This prompted a free-for-all descent on the box of cookies. Some of the other kids in the house, with every child's innate ability to detect treats, wandered in and got cookies of their own and wandered out.

I retreated with my own loot back to the countertop. Sitting on it made me taller than everyone else in the room, which was a nice feeling.

"Agent Burke," I said. "If I want to be an FBI agent when I grow up, what would I need to do?"

Mozzie gave me, and then Burke, a look of sheer horror. "You accused me of corrupting youth? What have you done to this innocent child, Suit?"

"I'm ten," I told both of them. "I'm not gonna be making a decision anytime soon. But I just thought I might want to, that's all."

"If running for her life in the woods made her want to go into your line of work, then congratulations, Peter," Neal said. "You have in fact found someone crazier than you are, and it isn't me."

"It wasn't that," I said, and tapped my heels against the cabinet doors. "It's just -- I was really scared that night, okay? I thought I was gonna ..."

Sitting here in the warm, sunlit kitchen, I thought back to it: the rainy night, the backseat of the car, the smell of blood and their obvious trust in each other and the quiet messages they'd passed back and forth. "It just made it better, a little bit," I said. "Because you were there, I wasn't so scared. I felt like it would be okay. And I did get out okay. I really like thinking that I might be able to do that for some other kid someday. That's all."

They both looked completely floored by this: pleased and startled and a little embarrassed.

"Well, first of all," Burke said after a moment, "being an FBI agent is nothing like that most of the time. Mostly it's wiretaps and paperwork."

"Thank you so much for destroying the mood," Neal said to him. "Is giving children hope for the future a federal crime?"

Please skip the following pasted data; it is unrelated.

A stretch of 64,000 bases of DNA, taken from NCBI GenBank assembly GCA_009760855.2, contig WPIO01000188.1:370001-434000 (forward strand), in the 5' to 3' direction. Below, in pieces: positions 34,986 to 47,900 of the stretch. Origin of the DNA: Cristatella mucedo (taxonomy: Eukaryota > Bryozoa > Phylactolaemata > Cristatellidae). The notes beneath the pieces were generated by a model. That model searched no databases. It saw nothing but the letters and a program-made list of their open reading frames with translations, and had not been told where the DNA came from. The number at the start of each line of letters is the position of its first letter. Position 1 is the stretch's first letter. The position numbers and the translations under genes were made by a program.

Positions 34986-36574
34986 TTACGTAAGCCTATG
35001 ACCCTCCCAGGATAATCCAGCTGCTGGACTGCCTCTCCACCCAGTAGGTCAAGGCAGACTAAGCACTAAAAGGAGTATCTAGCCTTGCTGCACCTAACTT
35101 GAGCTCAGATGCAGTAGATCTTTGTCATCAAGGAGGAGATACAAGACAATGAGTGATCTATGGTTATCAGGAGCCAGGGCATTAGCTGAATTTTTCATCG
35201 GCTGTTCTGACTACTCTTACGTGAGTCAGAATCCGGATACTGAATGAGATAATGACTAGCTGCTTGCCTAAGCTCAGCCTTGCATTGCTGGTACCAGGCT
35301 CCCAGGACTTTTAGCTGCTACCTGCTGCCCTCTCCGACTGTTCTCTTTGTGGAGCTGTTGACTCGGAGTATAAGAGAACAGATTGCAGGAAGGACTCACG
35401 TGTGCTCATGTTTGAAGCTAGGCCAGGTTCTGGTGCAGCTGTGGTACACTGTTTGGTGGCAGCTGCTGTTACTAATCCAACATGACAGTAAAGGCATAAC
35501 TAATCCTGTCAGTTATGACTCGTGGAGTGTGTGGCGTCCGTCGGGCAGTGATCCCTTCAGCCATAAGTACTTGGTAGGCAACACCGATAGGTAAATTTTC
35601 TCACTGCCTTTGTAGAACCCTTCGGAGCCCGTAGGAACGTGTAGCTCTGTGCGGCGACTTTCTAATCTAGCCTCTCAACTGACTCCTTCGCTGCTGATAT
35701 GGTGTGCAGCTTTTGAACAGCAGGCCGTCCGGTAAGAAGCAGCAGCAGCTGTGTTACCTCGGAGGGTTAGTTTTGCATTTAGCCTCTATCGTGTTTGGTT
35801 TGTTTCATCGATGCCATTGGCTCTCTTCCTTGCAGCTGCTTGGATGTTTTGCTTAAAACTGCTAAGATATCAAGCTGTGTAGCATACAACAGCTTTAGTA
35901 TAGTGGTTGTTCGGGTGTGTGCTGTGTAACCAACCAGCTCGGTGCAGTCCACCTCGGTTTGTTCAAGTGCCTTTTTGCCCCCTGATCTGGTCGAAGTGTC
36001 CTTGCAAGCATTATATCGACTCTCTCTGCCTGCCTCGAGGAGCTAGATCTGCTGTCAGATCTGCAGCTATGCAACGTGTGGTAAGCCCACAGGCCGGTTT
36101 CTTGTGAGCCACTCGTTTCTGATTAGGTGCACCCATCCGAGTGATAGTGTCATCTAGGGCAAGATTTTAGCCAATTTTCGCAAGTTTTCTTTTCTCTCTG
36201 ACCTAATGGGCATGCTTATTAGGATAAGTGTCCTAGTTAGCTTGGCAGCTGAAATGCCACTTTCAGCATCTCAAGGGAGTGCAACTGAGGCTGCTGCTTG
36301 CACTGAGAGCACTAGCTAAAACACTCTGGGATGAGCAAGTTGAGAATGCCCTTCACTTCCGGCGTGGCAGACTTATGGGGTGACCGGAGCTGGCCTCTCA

"Letting them join the Bureau under false pretenses would be," Burke retorted, with a slight quirk of his lips.

"Sounds like misuse of federal authority to me," Neal said. "Have a cookie."

"Also, I want to learn Morse code," I added. "That's what you were using, right? In the backseat?"

They looked at each other.

"She's way too smart," Burke said.

Neal grinned. "What's the matter? Afraid for your job, Special Agent Burke?"

"All I'm saying is, I'd rather have her on my side than yours."

"I am on your side. Partner."

"Some of the time," Burke said, "yes. The rest of the time ..."

"Hey. Is that any way to talk to someone who took a bullet for you the other night?"

"See?" Burke appealed to the room at large, pointing at Neal. "See? This is why he's not allowed to save my life anymore."

I leaned over to whisper to Mozzie, "They're ..."

"Annoying?" Mozzie said. "Completely insane? Spending way too much time together?"

"I was going to say funny."

Mozzie frowned and appeared to be considering this. "I'll give you mildly amusing."

And really good friends, I thought, looking at them. Burke had leaned one hip against the doorframe and looked utterly relaxed. Neal was laughing at something he'd said. I had no idea how they could possibly have ended up working together -- Neal's ankle monitor, whatever he'd done to earn it, said very clearly that he was not an FBI kind of person. And yet. There he was.

I wasn't sure if I'd still want to be an FBI agent in a few years. For one thing, there was the matter of my little nest egg hidden in the woods. But it was always good to have options.

And friends.